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Yemen’s warring parties renew two-month truce: UN

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Yemen’s warring parties have agreed to renew a two-month truce, the United Nations said Thursday, in an 11th-hour move on the day it was set to expire.

“I would like to announce that the parties to the conflict have agreed to the United Nations’ proposal to renew the current truce in Yemen for two additional months,” the UN special envoy on Yemen, Hans Grundberg, said in a statement.

“The extension of the truce comes into effect when the current truce period expires, today 2 June 2022 at 19:00 Yemen time (1600 GMT).”

Yemen has been gripped by conflict since the Iran-backed Houthi militia took control of the capital Sanaa in 2014.

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Grundberg added the truce was extended under the same terms as the previous one.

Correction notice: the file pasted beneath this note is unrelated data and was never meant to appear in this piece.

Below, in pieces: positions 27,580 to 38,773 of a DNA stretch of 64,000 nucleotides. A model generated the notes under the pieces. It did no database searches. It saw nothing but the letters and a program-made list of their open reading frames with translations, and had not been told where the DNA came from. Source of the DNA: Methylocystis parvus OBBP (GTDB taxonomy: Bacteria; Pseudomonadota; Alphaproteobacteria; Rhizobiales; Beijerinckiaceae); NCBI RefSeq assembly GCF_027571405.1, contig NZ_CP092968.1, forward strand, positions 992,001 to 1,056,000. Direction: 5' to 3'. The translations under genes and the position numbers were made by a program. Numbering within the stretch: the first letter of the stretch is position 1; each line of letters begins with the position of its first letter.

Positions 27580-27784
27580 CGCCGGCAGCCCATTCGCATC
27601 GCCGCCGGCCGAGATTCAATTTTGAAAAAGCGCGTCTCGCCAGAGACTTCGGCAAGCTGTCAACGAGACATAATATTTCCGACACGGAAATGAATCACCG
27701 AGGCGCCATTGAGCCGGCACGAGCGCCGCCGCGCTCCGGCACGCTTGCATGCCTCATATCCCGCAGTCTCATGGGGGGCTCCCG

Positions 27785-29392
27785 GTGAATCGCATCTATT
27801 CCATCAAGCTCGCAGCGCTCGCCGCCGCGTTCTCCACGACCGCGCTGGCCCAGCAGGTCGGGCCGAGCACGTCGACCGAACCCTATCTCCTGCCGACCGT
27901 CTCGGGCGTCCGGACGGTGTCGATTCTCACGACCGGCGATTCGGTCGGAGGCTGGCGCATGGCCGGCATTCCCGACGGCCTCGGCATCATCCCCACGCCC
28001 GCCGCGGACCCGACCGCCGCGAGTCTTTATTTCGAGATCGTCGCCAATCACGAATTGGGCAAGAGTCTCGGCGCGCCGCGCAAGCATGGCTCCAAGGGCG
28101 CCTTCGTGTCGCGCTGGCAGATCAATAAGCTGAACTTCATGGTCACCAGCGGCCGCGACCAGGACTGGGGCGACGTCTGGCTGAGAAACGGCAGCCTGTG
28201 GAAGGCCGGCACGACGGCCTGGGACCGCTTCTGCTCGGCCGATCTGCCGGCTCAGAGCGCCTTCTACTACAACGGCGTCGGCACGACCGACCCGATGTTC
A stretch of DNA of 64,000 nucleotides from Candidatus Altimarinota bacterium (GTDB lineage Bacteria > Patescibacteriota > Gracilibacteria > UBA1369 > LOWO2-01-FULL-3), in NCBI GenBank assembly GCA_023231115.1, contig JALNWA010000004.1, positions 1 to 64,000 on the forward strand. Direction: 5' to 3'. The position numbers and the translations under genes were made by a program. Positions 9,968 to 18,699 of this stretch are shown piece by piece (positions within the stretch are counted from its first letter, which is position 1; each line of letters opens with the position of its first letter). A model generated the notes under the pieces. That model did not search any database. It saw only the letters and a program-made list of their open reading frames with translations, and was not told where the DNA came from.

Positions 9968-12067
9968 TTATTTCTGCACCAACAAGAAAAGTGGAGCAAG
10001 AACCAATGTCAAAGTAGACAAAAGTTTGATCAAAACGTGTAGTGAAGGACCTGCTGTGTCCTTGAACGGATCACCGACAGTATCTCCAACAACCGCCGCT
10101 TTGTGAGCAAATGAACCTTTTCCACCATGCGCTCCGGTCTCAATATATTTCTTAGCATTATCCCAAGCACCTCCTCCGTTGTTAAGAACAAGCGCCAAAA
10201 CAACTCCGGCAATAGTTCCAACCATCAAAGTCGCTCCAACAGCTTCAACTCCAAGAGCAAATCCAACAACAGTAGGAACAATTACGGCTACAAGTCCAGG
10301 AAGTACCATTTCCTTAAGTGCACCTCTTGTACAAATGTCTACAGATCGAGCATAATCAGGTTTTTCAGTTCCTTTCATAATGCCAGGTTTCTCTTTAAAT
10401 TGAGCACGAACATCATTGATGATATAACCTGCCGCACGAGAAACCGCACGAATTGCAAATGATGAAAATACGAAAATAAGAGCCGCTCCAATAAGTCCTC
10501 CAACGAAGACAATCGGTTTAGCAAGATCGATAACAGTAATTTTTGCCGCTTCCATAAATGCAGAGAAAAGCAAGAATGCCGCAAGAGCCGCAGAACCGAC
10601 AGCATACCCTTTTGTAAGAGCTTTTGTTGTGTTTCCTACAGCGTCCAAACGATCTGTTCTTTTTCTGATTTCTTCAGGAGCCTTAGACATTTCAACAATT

Aid groups in Yemen have touted the benefits of the truce, which went into effect in April.

Beyond opening Sanaa airport to some commercial flights - a lifeline to Yemenis needing medical care abroad - the truce has allowed oil tankers to dock in the Houthi-held port of Hodeida, potentially easing fuel shortages in Sanaa and elsewhere.

But a provision for the Houthis to ease their siege of Yemen’s third-largest city Taiz has yet to be implemented, to the anger of the government which is demanding roads to the city be opened.

Meanwhile, the Houthis have called on the government to pay the salaries of public sector employees working in areas under their control.

“In order for the truce to fully deliver on its potential, additional steps will need to be taken, particularly on the matters of road openings and commercial flight operations,” Grundberg said.

“I will continue engaging with the parties to implement and consolidate all elements of the truce in full, and move towards a sustainable political settlement to the conflict that meets the legitimate aspirations and demands of Yemeni women and men.”

Read more:

Yemen PM expresses support for extending truce in meeting with US envoy

Flight leaves to Cairo from Yemen capital as truce expiry looms

US warns talks on Yemen truce in ‘trouble’

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